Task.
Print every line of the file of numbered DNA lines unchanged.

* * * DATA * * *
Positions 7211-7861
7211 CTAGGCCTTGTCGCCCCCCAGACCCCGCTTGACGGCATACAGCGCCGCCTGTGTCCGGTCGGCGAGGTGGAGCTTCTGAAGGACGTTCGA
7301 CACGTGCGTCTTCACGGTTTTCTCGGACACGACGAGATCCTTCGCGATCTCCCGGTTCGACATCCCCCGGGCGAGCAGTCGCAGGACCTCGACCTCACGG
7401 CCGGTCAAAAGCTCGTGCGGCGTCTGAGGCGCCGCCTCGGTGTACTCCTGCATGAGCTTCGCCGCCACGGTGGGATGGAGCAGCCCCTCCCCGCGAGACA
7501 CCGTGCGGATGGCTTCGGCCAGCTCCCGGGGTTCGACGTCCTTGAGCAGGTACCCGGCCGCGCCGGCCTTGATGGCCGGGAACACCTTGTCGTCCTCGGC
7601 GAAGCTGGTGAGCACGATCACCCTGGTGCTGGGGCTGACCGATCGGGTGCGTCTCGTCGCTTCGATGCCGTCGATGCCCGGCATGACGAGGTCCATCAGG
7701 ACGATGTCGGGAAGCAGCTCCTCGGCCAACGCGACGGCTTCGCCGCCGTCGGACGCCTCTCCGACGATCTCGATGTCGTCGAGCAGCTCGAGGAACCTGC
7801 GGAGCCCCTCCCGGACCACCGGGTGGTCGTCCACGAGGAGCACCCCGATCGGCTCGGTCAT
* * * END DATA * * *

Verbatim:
Positions 7211-7861
7211 CTAGGCCTTGTCGCCCCCCAGACCCCGCTTGACGGCATACAGCGCCGCCTGTGTCCGGTCGGCGAGGTGGAGCTTCTGAAGGACGTTCGA
7301 CACGTGCGTCTTCACGGTTTTCTCGGACACGACGAGATCCTTCGCGATCTCCCGGTTCGACATCCCCCGGGCGAGCAGTCGCAGGACCTCGACCTCACGG
7401 CCGGTCAAAAGCTCGTGCGGCGTCTGAGGCGCCGCCTCGGTGTACTCCTGCATGAGCTTCGCCGCCACGGTGGGATGGAGCAGCCCCTCCCCGCGAGACA
7501 CCGTGCGGATGGCTTCGGCCAGCTCCCGGGGTTCGACGTCCTTGAGCAGGTACCCGGCCGCGCCGGCCTTGATGGCCGGGAACACCTTGTCGTCCTCGGC
7601 GAAGCTGGTGAGCACGATCACCCTGGTGCTGGGGCTGACCGATCGGGTGCGTCTCGTCGCTTCGATGCCGTCGATGCCCGGCATGACGAGGTCCATCAGG
7701 ACGATGTCGGGAAGCAGCTCCTCGGCCAACGCGACGGCTTCGCCGCCGTCGGACGCCTCTCCGACGATCTCGATGTCGTCGAGCAGCTCGAGGAACCTGC
7801 GGAGCCCCTCCCGGACCACCGGGTGGTCGTCCACGAGGAGCACCCCGATCGGCTCGGTCAT